Making good on a December vow, a coalition of environmental groups on Wednesday announced it had formally filed an action against the U.S. government for extending operations at a New Mexico coal plant and its associated mine.
Navajo, regional and national conservation groups announced in December they had filed a 60-day notice of intent to sue the Office of Surface Mining, U.S. Fish and Wildlife Service and others over a July decision to allow Four Corners Power Plant and Navajo Mine to operate until 2041.
The groups argue that the 25-year extension did not take into account the assessment of clean energy alternatives and environmental risks.
“The Four Corners mine-to-mouth coal complex represents a prime example of an energy operation that cannot operate without harming the surrounding people and environment,” said Shiloh Hernandez, attorney with the Western Environmental Law Center.
“That the U.S. Department of the Interior has largely swept these dangers aside is a health and environmental injustice, and its deafening silence on transition options is an economic injustice.”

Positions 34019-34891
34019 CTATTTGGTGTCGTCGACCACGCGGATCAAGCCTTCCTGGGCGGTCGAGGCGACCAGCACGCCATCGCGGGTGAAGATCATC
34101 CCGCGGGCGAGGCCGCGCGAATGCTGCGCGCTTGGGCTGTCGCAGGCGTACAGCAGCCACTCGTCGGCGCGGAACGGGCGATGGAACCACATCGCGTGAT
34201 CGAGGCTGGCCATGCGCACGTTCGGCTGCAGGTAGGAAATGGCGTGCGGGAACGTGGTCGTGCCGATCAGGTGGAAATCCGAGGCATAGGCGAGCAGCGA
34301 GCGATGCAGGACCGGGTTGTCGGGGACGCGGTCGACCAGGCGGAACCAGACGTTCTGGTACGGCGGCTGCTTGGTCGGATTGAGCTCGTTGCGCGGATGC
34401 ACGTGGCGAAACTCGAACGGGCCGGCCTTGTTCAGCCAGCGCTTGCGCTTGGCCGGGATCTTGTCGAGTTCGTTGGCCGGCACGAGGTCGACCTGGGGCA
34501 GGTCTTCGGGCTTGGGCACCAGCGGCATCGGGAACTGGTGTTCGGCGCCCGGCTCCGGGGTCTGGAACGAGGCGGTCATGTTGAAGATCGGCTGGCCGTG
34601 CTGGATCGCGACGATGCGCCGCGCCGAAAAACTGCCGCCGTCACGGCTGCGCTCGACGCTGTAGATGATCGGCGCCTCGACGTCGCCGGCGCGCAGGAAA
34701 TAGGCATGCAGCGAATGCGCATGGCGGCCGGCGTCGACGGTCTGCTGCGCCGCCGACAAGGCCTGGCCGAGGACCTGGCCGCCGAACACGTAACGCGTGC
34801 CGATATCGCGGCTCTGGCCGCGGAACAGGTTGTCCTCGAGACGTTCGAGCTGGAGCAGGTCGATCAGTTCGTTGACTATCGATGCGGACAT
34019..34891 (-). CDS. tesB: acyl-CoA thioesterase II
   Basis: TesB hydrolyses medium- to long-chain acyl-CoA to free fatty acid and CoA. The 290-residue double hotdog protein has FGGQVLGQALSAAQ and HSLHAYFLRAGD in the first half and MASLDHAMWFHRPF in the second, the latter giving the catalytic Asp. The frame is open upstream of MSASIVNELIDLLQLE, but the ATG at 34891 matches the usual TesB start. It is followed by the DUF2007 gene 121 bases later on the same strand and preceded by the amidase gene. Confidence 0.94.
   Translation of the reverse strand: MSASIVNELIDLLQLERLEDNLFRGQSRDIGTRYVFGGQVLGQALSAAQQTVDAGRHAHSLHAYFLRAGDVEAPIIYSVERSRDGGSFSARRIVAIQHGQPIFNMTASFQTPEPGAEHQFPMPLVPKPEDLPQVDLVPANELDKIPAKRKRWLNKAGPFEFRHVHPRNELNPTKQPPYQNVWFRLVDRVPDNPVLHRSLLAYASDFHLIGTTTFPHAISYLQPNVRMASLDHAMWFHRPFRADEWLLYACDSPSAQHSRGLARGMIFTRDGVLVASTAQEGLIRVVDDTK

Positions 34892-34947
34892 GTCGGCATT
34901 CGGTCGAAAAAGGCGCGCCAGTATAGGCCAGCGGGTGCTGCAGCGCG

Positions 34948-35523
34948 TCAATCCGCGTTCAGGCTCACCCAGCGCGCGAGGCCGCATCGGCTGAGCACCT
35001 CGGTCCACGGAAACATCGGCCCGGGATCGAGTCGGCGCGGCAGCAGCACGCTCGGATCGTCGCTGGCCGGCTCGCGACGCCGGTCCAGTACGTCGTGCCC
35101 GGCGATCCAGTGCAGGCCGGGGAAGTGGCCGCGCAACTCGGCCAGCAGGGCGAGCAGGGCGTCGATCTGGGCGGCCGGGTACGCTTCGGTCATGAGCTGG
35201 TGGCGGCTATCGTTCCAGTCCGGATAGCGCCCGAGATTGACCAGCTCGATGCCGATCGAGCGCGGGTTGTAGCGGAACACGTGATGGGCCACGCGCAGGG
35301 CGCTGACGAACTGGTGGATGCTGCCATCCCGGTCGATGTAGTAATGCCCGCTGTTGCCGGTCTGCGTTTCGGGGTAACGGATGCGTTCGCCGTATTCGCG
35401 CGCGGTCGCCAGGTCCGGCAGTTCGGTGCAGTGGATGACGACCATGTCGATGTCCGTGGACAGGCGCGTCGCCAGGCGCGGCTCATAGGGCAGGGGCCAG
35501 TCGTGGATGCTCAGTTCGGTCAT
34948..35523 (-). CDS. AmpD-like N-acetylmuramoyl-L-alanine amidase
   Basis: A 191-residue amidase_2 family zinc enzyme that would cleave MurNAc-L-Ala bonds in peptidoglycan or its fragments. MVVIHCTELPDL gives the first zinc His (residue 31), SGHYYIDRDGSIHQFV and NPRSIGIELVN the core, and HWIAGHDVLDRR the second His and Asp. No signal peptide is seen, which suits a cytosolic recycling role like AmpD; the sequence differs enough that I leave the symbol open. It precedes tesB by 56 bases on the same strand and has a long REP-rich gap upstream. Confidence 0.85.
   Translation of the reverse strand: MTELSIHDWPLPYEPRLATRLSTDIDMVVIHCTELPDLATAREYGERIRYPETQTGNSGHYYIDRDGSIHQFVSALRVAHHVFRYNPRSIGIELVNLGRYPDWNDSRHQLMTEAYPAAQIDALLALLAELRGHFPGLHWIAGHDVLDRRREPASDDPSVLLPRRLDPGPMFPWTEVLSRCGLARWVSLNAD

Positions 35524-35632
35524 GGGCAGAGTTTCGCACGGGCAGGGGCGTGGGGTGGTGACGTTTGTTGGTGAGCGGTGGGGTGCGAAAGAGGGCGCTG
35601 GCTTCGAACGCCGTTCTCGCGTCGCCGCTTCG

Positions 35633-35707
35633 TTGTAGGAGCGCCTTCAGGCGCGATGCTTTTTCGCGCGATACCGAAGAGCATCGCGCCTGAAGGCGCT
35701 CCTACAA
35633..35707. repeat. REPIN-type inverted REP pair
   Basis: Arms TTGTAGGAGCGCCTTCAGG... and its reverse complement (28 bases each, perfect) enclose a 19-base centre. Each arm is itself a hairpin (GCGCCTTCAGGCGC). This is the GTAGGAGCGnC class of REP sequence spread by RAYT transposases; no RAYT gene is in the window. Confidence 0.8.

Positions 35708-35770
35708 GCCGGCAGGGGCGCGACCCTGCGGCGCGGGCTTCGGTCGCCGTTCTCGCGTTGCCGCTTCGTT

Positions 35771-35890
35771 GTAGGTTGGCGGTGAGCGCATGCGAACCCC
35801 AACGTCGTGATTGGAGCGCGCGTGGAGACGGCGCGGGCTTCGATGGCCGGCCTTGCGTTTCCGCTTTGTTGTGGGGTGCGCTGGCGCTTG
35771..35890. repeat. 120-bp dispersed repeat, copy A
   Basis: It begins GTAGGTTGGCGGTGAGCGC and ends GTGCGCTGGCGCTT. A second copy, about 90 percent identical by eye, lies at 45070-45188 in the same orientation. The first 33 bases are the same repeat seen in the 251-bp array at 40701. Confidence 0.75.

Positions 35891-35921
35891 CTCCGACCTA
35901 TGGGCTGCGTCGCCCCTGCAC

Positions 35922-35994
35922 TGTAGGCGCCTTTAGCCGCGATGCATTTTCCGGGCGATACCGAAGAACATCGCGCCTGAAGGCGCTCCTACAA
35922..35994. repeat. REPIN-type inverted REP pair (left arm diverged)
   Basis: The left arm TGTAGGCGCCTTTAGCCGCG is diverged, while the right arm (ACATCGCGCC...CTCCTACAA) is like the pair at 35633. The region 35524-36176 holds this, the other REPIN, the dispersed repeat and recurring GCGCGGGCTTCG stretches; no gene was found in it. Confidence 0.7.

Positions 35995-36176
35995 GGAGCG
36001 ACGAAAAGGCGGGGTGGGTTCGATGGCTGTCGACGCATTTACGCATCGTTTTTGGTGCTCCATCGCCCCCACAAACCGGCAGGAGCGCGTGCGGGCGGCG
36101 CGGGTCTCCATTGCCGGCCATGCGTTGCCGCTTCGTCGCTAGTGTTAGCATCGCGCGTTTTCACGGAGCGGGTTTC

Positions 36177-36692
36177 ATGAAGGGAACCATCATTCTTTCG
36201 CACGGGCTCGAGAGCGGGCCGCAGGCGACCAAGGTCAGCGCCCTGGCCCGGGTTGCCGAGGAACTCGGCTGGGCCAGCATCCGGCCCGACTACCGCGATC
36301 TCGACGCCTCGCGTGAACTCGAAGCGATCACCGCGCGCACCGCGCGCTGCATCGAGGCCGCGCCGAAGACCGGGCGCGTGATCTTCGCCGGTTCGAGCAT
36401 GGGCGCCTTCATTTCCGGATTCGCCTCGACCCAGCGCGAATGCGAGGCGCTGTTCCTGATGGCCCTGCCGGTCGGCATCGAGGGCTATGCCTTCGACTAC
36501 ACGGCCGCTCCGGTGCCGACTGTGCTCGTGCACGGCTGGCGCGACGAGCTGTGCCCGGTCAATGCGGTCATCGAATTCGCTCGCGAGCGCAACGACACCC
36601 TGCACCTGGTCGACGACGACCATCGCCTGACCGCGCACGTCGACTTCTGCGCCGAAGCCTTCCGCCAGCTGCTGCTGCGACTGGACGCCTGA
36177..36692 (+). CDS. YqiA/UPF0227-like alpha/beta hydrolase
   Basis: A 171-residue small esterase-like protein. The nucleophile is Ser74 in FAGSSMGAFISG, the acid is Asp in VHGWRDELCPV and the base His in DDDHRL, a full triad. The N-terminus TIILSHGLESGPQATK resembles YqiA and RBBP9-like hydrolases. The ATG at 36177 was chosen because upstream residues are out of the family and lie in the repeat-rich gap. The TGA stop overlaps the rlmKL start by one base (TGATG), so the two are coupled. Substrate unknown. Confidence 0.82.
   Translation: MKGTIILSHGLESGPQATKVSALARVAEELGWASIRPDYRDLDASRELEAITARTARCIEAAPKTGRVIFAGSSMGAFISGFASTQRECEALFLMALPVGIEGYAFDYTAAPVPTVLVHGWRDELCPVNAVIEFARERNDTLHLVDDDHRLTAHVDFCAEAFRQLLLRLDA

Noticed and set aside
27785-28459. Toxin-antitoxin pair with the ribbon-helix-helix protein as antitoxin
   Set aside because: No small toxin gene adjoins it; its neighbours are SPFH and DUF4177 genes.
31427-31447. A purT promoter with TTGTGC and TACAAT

In a statement announcing the official submission of the lawsuit in U.S. District Court in Arizona, the groups cite the recent string of bankruptcies, shutdowns and regulations facing the coal industry.
“Four Corners region coal has enabled far-off places like Phoenix and Southern California to thrive, so now that coal is on a permanent decline, we deserve real attention to how our region can diversify going forward,” Mike Eisenfeld, with San Juan Citizens Alliance, said in the prepared statement.
“Given the energy landscape today, it’s a serious disservice for government leaders to just tell the Four Corners to stick with collapsing coal without even a look at alternatives.”
Western Environmental Law Center, the Center for Biological Diversity and the Barth Law Office represent Diné Citizens Against Ruining Our Environment, San Juan Citizens Alliance, Amigos Bravos and the Sierra Club for this case.